comp;
end;

Procedure move(dist:integer);
var
 dx,dy:integer;
begin
dx:=round(dist*sin(ta));
dy:=round(dist*cos(ta));
tx:=tx+dx;
ty:=ty+dy;
lineto(tx,ty);
end;

Procedure turt(x,y:integer);
begin
tx:=x;
ty:=y;
moveto(tx,ty);
turnto(0);
end;

Procedure spiral;
var
 i:integer;
begin
 for i:=1 to 20 do
 begin
 turn(400-i);
 move(i)
 end;
 turn(20);
 spiral;
end;

begin {main}
 showDrawing;
 turt(200,150);
 spiral
end.

-David Exekiel

Saratoga, CA.

Need Serial I/O Specs!

I am trying to find a way to set the baud rate of the SCC (serial communications controller) to 31,250 baud. The closest baud rate that can be achieved using the clock in the Mac is 28,803, which isn’t close enough!

I have read in “Inside Mac” that pin 7, the HSHK (hand-shake) line of the DB-9 connector is connected to TRxC on the SCC (Zilog 8530). It states that, depending on the mode of the SCC, this pin can be used for an external clock by the SCC to set it’s baud rate. The Zilog manual states that the SCC can be set to receive the clock signal thru TRxC, by which to determine it’s receive and transmit baud rates, by writing into the control register WR-11. Do you know of a way to set up the SCC to receive an external clock signal, preferrably in Modula-2 rather than Assembly Language?

-Robert Stine

Chapel Hill, N.C.

Megamax vs Consulair

It seems that the Consulair with its toolkit interface is great for traveling through the dark caverns of the Mac toolbox, but its lack of a floating point and linker that can’t discern between what to link in and not link in, is frustrating for those who are code size sensitive. Megamax has a code optimizer, inline assembly, register variables and a smart linker. The documentation is terse, but functional. Both products are stable, I haven’t heard of any serious bugs. I have started collecting names of other Mac developers that don’t mind being called about their Mac experiences. I’m developing a network of serious users and with technical publications as yours, we can seed the growth of some decent development tools.

-John Hutchinson

The Programmer’s Shop

Hanover,MA

Likes Pascal Tutorials

I am most interested in the Pascal tutorials, particularly those dealing with graphics: quickdraw, windows, menus, etc. Your magazine seems to have excellent examples showing how to use the Mac’s features, if the article on “Ports” by Chris Derossi is representative of what we can expect.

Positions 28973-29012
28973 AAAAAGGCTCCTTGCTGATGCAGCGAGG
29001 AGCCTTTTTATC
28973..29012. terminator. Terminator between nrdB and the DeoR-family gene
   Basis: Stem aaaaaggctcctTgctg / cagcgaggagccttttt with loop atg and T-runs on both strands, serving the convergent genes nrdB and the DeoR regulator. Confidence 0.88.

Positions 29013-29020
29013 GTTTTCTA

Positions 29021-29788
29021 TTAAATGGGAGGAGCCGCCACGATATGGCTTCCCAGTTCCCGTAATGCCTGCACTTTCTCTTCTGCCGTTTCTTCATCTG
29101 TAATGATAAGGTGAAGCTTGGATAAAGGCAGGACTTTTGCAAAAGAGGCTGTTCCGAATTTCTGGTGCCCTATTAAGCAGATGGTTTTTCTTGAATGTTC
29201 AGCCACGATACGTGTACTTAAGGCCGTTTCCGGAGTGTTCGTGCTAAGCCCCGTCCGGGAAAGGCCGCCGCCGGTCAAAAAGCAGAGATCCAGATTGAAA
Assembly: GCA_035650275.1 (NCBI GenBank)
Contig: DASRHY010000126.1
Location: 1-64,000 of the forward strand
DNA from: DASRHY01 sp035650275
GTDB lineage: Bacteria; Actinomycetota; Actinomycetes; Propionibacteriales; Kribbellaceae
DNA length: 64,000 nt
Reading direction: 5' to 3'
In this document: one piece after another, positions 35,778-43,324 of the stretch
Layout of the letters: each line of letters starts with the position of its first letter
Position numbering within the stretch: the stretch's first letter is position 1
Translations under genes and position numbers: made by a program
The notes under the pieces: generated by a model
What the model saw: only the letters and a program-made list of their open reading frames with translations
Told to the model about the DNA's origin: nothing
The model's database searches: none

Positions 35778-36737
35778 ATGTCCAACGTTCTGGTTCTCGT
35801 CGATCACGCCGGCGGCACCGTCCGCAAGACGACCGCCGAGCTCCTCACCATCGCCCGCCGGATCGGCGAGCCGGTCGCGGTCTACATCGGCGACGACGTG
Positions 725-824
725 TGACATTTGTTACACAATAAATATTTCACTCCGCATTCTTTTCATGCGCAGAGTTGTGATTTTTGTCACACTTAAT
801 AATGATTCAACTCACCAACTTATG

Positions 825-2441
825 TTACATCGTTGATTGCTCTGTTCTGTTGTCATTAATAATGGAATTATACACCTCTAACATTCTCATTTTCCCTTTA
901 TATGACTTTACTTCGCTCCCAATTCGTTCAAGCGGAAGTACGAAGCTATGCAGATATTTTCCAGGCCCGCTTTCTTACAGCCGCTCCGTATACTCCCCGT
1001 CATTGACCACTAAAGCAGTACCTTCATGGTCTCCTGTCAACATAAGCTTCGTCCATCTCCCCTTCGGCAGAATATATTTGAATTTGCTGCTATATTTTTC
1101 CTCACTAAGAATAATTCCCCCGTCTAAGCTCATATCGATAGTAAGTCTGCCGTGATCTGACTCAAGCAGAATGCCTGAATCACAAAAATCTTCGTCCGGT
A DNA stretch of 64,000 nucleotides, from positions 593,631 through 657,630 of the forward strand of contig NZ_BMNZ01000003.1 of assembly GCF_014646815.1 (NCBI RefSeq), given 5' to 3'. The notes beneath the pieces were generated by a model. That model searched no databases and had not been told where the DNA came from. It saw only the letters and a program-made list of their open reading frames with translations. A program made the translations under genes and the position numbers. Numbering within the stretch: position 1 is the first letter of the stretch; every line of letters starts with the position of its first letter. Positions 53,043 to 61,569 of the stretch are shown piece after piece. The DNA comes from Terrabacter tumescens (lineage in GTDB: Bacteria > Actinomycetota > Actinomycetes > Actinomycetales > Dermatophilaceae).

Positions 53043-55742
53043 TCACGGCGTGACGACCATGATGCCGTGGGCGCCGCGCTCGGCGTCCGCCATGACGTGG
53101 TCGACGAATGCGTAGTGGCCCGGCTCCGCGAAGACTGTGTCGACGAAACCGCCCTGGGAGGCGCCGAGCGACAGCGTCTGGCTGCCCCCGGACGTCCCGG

-Pat Thomas

Los Altos, CA.

[We are also hopeful that the Chief Wizard’s column will re- appear in the near future! - Ed. ]

MORE ON THE C BENCHMARK

I tried that short benchmark on three different systems ranging from a Vax 11/785 to a rainbow 100 under CP/M. Which one is correct? [ See Bob’s letter above...-Ed.]

VAX 11/785, VMS 3.7, VAX11C 1.4:
a_short = 6, b_short=0

DEC Rainbow 100+, CP/M 86, Mark 
Williams C 2.01:
a_short=6, b_short=0

Fat Mac, OS 1.1g, Aztec level II:
a_short=0, b_short=6

By the way, the Aztec C compiler and unix shell is excellent - I love it.

[ Applications to the Mousehole,a closed Mac BBS system, may be made in writing to MacTutor, care of the ‘Hole. They will be forwarded to Mr. Hodge for processing.-ed.]

Sys OPs Remarks

It’s anniversary time at the Mousehole! On May 12, 1985, we will be celebrating our first year of operation, and what a year it was. Back then, the assembler was only a dream [ it’s still only a dream,Rusty! ], that might be available in a very rough draft soon, and MS Basic 1.0 was our only high level language (although it was eventually followed by Forth). And old timers remember the thrill of getting a MacsBug register dump on their printer! Those were the days... (not really!)

Lately, it seems the ‘Hole has been more active than usual with just an incredible amount of messages floating around. There was the high level language wars, which Consulair C won, with Lisa Pascal a close second. Then there were the hard disk wars, which are still going on. Then all the furor over the LaserWriter and it’s support software (like MacWrite 4.0, which still has bugs) [ Write 4.2 is the latest. -ed ] Then finally the thought, “Why do Mac owners think they are superior to all other computer owners?” This last one was solved easily, it is the best personal computer ever, period!

Anyways, here is a cross section of everything else of interest that happened on the Mousehole:

-Rusty Hodge

Sys Op

ExperLisp Hardware Protected?

Now the bad news...it’s really bad news! Experlisp will be copy protected via hardware! I tried to find if they were going to use the laser-hole-in-the-disk method, but they wouldn’t tell me. Too bad. I wanted to put it un my Tecmar as well as backup disks.

-Macowaco

LIisssppth Copy Protection

Expertelligence is using (will use) a hardware protection method that connects via the keyboard cable. Apparently they will have an intelligent BOX that will send a signal to the program when requested saying, yeh, they bought me. This way, you can move the program wherever you want (hard disk, ram disk, network) without any problem. Isn’t that swell?! Well, guess we’ll have to wait for someone to no-op that section of code...hee hee.

-Rusty Hodge

Modula 2 Fluff

Speaking of MacTutor, Dave, is the Modula 2 column going to be regular? It seemed to just be (dare I say it?) just fluff this month. I hope to see more and that it will be up to the quality of the rest of your mag.

-Burrill Smith

[ Maybe your post will encourage Mr. Bogan to dig deeper. -ed. ]

Draw trouble with laserwriter

Beware of using MacDraw with the laserwriter and pasted Paint documents. I have a 12K paint file pasted into Draw, and when printing out to the laser printer, I get a system crash after about 10 minutes. Problem is that the stack and heap meet. (at the pass?) Remember, postscript uses the stack quite heavily. However, the code must be different between Paint and Draw, since I have no trouble with printing Paint files out of the laser printer.

-The Terminator

Inside Mac to the Supermarkets?